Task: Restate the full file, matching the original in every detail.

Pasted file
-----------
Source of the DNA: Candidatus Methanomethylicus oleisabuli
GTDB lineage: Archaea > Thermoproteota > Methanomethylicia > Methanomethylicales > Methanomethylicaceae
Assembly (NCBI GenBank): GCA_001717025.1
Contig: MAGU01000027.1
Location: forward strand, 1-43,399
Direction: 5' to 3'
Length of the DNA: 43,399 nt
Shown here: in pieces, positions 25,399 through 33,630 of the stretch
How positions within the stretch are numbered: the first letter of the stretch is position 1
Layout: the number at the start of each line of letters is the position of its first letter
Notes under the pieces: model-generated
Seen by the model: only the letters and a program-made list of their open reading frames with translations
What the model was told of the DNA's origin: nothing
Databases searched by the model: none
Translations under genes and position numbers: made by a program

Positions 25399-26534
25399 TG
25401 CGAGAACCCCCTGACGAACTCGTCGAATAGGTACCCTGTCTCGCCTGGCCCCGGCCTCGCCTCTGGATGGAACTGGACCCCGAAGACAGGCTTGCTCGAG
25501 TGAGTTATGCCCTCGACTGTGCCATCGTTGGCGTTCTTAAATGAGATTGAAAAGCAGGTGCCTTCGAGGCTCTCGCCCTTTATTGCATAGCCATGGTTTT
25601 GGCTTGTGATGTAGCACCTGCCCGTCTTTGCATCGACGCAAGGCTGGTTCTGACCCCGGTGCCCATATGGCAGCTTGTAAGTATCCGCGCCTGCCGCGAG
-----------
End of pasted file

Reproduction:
Source of the DNA: Candidatus Methanomethylicus oleisabuli
GTDB lineage: Archaea > Thermoproteota > Methanomethylicia > Methanomethylicales > Methanomethylicaceae
Assembly (NCBI GenBank): GCA_001717025.1
Contig: MAGU01000027.1
Location: forward strand, 1-43,399
Direction: 5' to 3'
Length of the DNA: 43,399 nt
Shown here: in pieces, positions 25,399 through 33,630 of the stretch
How positions within the stretch are numbered: the first letter of the stretch is position 1
Layout: the number at the start of each line of letters is the position of its first letter
Notes under the pieces: model-generated
Seen by the model: only the letters and a program-made list of their open reading frames with translations
What the model was told of the DNA's origin: nothing
Databases searched by the model: none
Translations under genes and position numbers: made by a program

Positions 25399-26534
25399 TG
25401 CGAGAACCCCCTGACGAACTCGTCGAATAGGTACCCTGTCTCGCCTGGCCCCGGCCTCGCCTCTGGATGGAACTGGACCCCGAAGACAGGCTTGCTCGAG
25501 TGAGTTATGCCCTCGACTGTGCCATCGTTGGCGTTCTTAAATGAGATTGAAAAGCAGGTGCCTTCGAGGCTCTCGCCCTTTATTGCATAGCCATGGTTTT
25601 GGCTTGTGATGTAGCACCTGCCCGTCTTTGCATCGACGCAAGGCTGGTTCTGACCCCGGTGCCCATATGGCAGCTTGTAAGTATCCGCGCCTGCCGCGAG